MOSCOW (AP) _ Former East German Communist leader Erich Honecker will leave his diplomatic sanctuary in Russia soon, a Foreign Ministry spokesman said today.

''Honecker will leave Russia for sure,'' spokesman Sergei Yazstrzhembsky told a news briefing. He refused to give any more details.

Honecker, 79, is wanted in Germany on manslaughter charges that he issued shoot-to-kill orders to East German border guards. About 200 people died trying to flee the Communist state.

Honecker and his wife, Margot, sought refuge in the Chilean Embassy because Ambassador Clodomiro Almeyda was an old friend to whom Honecker had given asylum after the 1973 right-wing coup in Chile.

Russian authorities have been unable to force Honecker to leave the embassy because it is diplomatic property protected under international treaty.

In Madrid, Spain, Chilean Foreign Minister Enrique Silva said today that ''a solution (to the Honecker case) is near'' and indicated Honecker would be handed over to German authorities for trial.

Honecker sought refuge in the Chilean Embassy in Moscow in December 1991 to avoid expulsion from the Soviet Union. He was flown to Moscow in March 1991 for unspecified medical care.

James Holger, a special envoy of the Chilean president, has been holding talks with Russian officials in Moscow about Honecker's fate.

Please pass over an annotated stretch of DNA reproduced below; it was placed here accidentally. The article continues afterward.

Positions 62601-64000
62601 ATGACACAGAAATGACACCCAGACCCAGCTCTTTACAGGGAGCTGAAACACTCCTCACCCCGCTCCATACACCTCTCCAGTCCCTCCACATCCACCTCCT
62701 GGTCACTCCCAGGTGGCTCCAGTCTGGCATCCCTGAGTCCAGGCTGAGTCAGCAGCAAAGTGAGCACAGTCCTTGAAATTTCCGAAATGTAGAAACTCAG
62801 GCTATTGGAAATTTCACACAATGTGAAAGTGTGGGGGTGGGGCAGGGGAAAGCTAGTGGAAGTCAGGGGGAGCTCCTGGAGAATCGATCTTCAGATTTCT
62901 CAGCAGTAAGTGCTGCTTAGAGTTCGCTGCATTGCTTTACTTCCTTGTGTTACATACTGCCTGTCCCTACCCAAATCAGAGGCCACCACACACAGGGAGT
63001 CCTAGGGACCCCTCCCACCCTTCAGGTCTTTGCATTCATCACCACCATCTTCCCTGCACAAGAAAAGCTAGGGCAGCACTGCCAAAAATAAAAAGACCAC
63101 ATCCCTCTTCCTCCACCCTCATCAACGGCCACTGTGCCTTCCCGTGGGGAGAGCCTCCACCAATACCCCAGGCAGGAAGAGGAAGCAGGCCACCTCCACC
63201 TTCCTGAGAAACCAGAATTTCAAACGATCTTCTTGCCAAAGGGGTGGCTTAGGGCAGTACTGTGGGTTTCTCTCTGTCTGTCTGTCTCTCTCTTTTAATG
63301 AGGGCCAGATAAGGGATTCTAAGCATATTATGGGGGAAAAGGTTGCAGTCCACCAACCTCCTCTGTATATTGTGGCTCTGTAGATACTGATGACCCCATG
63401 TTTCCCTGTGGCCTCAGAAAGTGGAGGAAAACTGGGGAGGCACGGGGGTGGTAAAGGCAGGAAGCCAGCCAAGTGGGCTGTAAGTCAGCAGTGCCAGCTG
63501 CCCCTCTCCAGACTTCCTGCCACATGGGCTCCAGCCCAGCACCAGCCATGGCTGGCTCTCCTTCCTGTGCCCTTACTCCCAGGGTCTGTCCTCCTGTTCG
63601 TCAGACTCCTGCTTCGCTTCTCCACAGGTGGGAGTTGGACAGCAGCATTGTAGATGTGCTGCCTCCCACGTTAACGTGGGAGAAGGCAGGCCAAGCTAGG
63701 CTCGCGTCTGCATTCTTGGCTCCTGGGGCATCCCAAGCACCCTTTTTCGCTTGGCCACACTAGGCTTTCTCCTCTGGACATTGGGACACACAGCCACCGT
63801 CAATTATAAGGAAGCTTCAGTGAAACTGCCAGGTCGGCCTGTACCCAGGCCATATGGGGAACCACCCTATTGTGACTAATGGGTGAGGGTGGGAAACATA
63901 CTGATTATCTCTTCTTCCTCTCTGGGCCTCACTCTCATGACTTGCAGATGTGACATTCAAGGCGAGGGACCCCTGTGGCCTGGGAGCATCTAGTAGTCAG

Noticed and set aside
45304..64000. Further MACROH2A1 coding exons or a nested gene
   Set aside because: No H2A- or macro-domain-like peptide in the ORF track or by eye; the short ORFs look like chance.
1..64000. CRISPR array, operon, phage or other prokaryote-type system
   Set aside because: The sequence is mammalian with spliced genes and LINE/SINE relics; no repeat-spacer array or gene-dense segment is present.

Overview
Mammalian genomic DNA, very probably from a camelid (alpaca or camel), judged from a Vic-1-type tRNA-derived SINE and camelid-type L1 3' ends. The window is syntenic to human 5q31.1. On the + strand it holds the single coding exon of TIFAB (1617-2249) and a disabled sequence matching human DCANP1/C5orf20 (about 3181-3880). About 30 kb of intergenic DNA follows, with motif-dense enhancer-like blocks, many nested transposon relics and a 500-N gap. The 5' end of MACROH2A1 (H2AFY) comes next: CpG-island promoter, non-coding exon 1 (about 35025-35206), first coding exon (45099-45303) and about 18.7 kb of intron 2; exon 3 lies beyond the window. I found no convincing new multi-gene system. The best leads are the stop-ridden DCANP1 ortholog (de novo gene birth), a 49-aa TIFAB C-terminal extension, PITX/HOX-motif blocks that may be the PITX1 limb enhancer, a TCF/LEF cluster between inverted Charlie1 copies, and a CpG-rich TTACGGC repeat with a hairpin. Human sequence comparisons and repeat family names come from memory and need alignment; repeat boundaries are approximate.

The Russian Foreign Ministry statement follows German Chancellor Helmut Kohl's statement Thursday that efforts to return Honecker to Germany for trial may be nearing a successful conclusion.

It remained unclear how or when Honecker would leave Moscow.

''It is up to the Chilean side to take the first step,'' said Enno Barker, press spokesman for the German Embassy in Moscow. ''There are physical realities. Mr. Honecker has to leave the embassy.''

Yazstrzhembsky said, ''Sufficiently active consultations are continuing to find the final formula for the settlement of this issue.

''I cannot add anything else. ... What I can say, is that this is an issue of the nearest future,'' he said.

Honecker had sought permission to go to Chile, where his daughter lives. But the Chilean government, under pressure from Germany, refused.